There are times when, for some reason, you will not be able to finish some process. No matter the reason, could be a violation of preconditions or some error with the state, in these cases, it would be ideal to not crash the app, but provide some helpful errors to explain what went (or is going) wrong.

Designing Errors

There are no built in errors in Swift. You can use assert(_: Bool) or fatalError(_:), but this doesn't really count. We can make any type an Error by adopting the Error protocol–no extra work needed! Generally speaking, we want to list all of the potential errors, which means you should usually be working with enums. If you need more information and don't want to use enums with associated values, you can store an enum as a member inside a larger object/value. But generally speaking, enums are the best practice.

We can imagine when working with networking, that the following issues may arise:

enum NetworkError {
    case invalidURL(String)
    case serverError
    case invalidData
    case poorConnection

Note: you'd normally use the URL type, but this is only for demonstration purposes, so do not use this XD

Raising Errors

Now that we have built an error, raising them is super easy! Just create an instance, and write throw <error>. With the example above, we could do:

throw NetworkError.serverError

Marking as Error-Prone

As with everything in Swift, we need to be explicit about what is going on. Thus, the potential for errors becomes part of types. If a function can raise an error, we say that it throws. We write the throws right after the parameters of a function, but before the -> for return type if there is one.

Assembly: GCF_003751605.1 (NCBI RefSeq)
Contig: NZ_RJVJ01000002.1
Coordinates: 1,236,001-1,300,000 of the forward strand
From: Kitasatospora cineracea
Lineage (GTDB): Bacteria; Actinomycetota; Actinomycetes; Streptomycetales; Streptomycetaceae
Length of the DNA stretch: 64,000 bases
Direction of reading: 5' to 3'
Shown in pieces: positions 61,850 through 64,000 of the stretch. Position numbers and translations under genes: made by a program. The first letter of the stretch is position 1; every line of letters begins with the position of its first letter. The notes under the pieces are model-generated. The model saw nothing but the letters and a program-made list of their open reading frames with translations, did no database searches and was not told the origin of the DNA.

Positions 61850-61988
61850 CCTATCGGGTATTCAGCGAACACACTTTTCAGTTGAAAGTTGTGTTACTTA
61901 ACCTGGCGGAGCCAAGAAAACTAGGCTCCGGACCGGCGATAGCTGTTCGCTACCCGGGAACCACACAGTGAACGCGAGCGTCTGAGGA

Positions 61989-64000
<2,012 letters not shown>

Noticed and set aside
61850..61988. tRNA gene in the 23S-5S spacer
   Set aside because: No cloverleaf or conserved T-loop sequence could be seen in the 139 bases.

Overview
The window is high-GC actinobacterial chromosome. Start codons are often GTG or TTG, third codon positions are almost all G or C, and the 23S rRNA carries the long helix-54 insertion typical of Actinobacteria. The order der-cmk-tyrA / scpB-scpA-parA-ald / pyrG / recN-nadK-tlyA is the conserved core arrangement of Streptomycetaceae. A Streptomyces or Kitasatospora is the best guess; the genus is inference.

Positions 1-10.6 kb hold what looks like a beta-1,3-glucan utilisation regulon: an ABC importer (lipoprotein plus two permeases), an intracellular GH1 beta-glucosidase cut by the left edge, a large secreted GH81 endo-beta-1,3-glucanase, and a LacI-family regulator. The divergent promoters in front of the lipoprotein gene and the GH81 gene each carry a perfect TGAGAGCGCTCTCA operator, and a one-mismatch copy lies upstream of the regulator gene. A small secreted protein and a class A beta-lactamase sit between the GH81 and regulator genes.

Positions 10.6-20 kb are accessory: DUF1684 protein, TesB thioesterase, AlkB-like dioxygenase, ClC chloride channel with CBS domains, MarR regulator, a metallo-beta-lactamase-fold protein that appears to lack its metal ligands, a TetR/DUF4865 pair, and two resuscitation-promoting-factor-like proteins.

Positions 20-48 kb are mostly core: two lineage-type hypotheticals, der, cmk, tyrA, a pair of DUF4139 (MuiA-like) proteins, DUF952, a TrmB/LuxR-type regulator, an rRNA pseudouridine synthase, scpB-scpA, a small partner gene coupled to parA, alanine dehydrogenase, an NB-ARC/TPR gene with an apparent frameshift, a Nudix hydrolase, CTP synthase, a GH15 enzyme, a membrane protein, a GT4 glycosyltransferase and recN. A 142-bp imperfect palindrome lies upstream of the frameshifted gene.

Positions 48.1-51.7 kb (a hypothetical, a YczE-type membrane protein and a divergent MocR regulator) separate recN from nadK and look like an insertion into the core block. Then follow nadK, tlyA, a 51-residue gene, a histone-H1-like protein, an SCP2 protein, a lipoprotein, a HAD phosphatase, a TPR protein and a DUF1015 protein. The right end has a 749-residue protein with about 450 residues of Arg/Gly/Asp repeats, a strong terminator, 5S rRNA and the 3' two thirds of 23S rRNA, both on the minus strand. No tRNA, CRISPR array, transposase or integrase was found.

func network() throws -> Data {

Handling Errors

If a process is marked as throwing, you will need to acknowledge the error in how you handle it. We have three methods to deal with errors, but they can be slightly confusing because they all use the try keyword.

Default Try

This is probably pretty similar to how you have handled errors in your other languages. We use a do-catch block. Every time there is a potential error in a do block we must use some try.

do {
    let someData = try network()
    let someMoreData = try network()

The catch, where you actually handle the error, is very flexible. We can categorize instructions by the type of error. You can think of this almost like a switch block, except you don't need to handle all of the potential cases (because there could be so many types of errors).

Catching Enum Cases

We can catch a specific enum case just by using catch followed by the case:

... } catch NetworkError.serverError {}

You can also use a let-statement to bind an associated value.

... } catch NetworkError.invalidURL(let url) {}

Catching Types

If you do not care about the specific information in an error, just about its type then you can use the is keyword:

... } catch is NetworkError { ... }

Additional Classification of Types

If you want a certain block to execute given a type, but you actually need further differentiation (and could not get that with the above methods) you can do a conditional assignment. I think of this as a where clause.

... } catch let e as NetworkError {
    switch e { ... }

I'm just using switch as an example–you can do whatever you want.

You may gravitate towards this option if you have chosen to use a class or struct for your error.


In the case where you don't catch an error, it will automatically be raised (i.e. you didn't handle it, so it will run free and stop your program). As with switches, there is a default case. Just write catch. This will assign the error to the identifier error:

... catch {
    // error: Error = ...


Catching can be a lot. What if you only want to do something if no error is thrown and just ignore any other case? As the name implies, try? convert our results into optionals! If there is no error, it returns an optional and otherwise a nil value. In this case, we don't need a do-catch block.

let myData: Data? = try? network()


As you may have guessed, this is the force-unwrapped version of errors. We are guaranteeing that whatever we are doing, even though it is marked as throws, will never raise an error. We are so convinced of this fact, that if we are wrong, we are okay with the program crashing. You do not need a do-catch block.

let myData: Data = try! network()

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